Walleye
   Rapalas, Smithwick rattling Rouges, slip bobbers, plain hooks, Lindy rigs, jigs, Swedish Pimple, Leeches, leech locker, 6 pound test. Walleyes are a somewhat finicky species so it isn't wise to use bulky items such as leaders and big hooks when fishing for them. Keep in mind they are nocturnal and do much of their feeding in the evenings and early mornings, this is when you can experience some outstanding action. Slip bobbers with leeches is probably the best method, but probably not the most exciting. But with leeches on jigs it is a little more fun and productive. In May and June Walleyes are usually in 10-15 feet of water along the shores or points or where running water enters the lake. In the evenings they will tend to go a little shallower even into 5 feet of water, this is when you use your Smithwick's or floating Rapalas. July, August and September Walleyes move into deeper water off of reefs, down to 30 feet of water. Casting deep diving rapalas in the evening over reefs in about 10 feet of water will be good in these months.

Smallmouth Bass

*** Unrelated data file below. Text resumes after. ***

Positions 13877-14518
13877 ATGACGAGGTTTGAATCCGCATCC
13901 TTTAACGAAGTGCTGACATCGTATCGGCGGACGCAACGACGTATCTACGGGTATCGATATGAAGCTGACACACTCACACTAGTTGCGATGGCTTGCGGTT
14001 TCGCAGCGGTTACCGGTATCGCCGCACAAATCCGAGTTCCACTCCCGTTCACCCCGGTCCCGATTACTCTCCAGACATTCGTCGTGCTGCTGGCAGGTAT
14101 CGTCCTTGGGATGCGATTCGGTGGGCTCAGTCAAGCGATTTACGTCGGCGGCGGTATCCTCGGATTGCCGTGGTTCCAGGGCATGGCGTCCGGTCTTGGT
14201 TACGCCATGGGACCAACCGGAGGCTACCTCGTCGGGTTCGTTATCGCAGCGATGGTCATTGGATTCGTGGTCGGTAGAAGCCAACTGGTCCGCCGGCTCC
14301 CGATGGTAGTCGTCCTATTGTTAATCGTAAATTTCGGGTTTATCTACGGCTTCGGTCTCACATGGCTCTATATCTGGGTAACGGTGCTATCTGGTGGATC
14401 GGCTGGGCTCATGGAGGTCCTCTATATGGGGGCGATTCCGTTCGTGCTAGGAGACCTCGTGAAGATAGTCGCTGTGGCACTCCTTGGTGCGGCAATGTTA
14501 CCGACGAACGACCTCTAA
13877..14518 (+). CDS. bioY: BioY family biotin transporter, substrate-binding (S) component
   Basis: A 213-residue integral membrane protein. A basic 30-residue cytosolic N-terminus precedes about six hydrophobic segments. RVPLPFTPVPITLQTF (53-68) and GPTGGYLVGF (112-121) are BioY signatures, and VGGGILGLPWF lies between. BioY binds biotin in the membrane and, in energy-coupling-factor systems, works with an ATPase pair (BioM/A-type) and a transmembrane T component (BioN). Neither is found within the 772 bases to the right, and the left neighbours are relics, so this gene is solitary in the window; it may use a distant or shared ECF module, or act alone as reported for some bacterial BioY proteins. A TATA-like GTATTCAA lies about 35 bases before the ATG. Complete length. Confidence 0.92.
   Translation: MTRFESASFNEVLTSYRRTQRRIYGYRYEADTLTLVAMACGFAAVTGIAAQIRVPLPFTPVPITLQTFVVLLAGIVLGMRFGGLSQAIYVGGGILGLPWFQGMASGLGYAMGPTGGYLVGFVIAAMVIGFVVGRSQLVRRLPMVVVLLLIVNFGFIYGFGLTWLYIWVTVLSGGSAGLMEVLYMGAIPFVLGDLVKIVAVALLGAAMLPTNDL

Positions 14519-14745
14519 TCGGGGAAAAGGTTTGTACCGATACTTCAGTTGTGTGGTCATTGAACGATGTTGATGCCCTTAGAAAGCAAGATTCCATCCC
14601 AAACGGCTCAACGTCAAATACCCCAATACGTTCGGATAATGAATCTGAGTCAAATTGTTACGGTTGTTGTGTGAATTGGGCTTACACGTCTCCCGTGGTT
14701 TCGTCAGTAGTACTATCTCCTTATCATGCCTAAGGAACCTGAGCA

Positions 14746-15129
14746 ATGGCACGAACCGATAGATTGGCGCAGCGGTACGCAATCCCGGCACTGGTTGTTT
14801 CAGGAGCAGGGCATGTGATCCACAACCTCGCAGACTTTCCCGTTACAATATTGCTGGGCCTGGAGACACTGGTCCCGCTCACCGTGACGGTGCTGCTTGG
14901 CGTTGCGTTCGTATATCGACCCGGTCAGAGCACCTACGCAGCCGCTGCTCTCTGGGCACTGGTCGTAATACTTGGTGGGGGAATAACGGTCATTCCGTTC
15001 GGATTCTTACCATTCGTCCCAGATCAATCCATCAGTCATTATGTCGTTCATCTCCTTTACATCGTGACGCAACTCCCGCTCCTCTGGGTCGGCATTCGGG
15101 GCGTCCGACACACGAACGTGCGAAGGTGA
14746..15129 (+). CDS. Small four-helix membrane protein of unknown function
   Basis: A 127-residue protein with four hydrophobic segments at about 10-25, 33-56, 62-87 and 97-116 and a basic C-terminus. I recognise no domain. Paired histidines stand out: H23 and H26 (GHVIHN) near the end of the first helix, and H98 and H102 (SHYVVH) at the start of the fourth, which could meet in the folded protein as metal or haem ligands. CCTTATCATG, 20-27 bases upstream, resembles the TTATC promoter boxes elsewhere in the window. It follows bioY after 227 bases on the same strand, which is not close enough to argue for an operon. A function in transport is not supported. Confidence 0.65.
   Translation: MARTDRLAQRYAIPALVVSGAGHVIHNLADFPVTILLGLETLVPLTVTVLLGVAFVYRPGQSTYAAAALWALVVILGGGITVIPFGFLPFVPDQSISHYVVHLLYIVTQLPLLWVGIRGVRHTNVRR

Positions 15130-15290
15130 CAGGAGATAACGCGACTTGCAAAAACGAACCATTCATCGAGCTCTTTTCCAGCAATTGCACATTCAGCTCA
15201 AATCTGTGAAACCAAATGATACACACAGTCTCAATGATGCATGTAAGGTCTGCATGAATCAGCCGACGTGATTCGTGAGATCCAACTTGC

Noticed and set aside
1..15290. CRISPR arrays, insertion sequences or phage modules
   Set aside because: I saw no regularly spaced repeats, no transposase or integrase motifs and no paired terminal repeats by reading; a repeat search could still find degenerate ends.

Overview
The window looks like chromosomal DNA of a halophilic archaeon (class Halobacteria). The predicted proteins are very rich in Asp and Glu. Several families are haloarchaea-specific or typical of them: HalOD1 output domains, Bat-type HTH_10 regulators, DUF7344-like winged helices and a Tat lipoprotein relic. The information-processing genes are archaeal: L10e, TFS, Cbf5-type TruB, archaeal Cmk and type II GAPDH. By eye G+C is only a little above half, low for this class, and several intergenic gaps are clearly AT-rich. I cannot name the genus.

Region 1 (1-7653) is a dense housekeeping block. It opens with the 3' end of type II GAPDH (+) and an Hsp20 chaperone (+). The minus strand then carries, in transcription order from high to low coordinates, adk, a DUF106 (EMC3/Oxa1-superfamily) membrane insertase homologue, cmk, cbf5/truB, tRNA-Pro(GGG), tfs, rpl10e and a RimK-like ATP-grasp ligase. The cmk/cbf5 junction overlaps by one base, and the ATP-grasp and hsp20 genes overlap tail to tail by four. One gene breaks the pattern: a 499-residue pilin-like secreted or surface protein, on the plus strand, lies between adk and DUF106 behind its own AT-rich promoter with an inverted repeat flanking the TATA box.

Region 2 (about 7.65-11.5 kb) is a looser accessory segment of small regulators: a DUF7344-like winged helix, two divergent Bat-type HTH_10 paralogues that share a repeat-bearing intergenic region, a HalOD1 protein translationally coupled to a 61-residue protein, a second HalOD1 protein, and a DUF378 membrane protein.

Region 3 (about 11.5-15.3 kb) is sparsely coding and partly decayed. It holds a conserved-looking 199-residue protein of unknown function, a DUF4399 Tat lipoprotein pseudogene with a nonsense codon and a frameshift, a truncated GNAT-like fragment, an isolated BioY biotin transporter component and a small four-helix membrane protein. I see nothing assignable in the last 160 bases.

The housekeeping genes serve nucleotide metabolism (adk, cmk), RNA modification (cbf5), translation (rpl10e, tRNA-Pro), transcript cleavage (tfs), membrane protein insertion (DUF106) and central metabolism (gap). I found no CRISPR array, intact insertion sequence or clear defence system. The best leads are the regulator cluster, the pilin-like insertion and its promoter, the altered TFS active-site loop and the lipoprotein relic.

Mepps spinners, worm baits, jigs, and Lazy Ikes, 6-18lb. test. This species can be found the majority the summer along the shorelines, at the beginning and end of moving water and around reefs. Underwater rocks provide great cover for them and they can be found the majority of time by these rocks. They also like weeds but will prefer the rocks however, if both rocks and weeds are found together then prepare for some hot action. Smallmouth Bass are excellent eating and great fighters so enjoy catching them.

Northern Pike

  Spoons, Rattle Traps, leaders, Rapalas, and Lazy Ikes, 6-10 lb test. Northerns are caught near running water in May and early June. In mid-June the weed beds start forming and provide great habitat for them. Fish points and islands throughout the summer but especially in the fall. Northerns can be caught on many lures used to catch other species, but if you are pursuing the Northern exclusively, then try using a steel leader and spoon. They are a territorial species and will hit anything in their area. Since the water in our area remains cool throughout the summer, Northern are great eating, Just ask us how to remove the Y bone if you don't already know.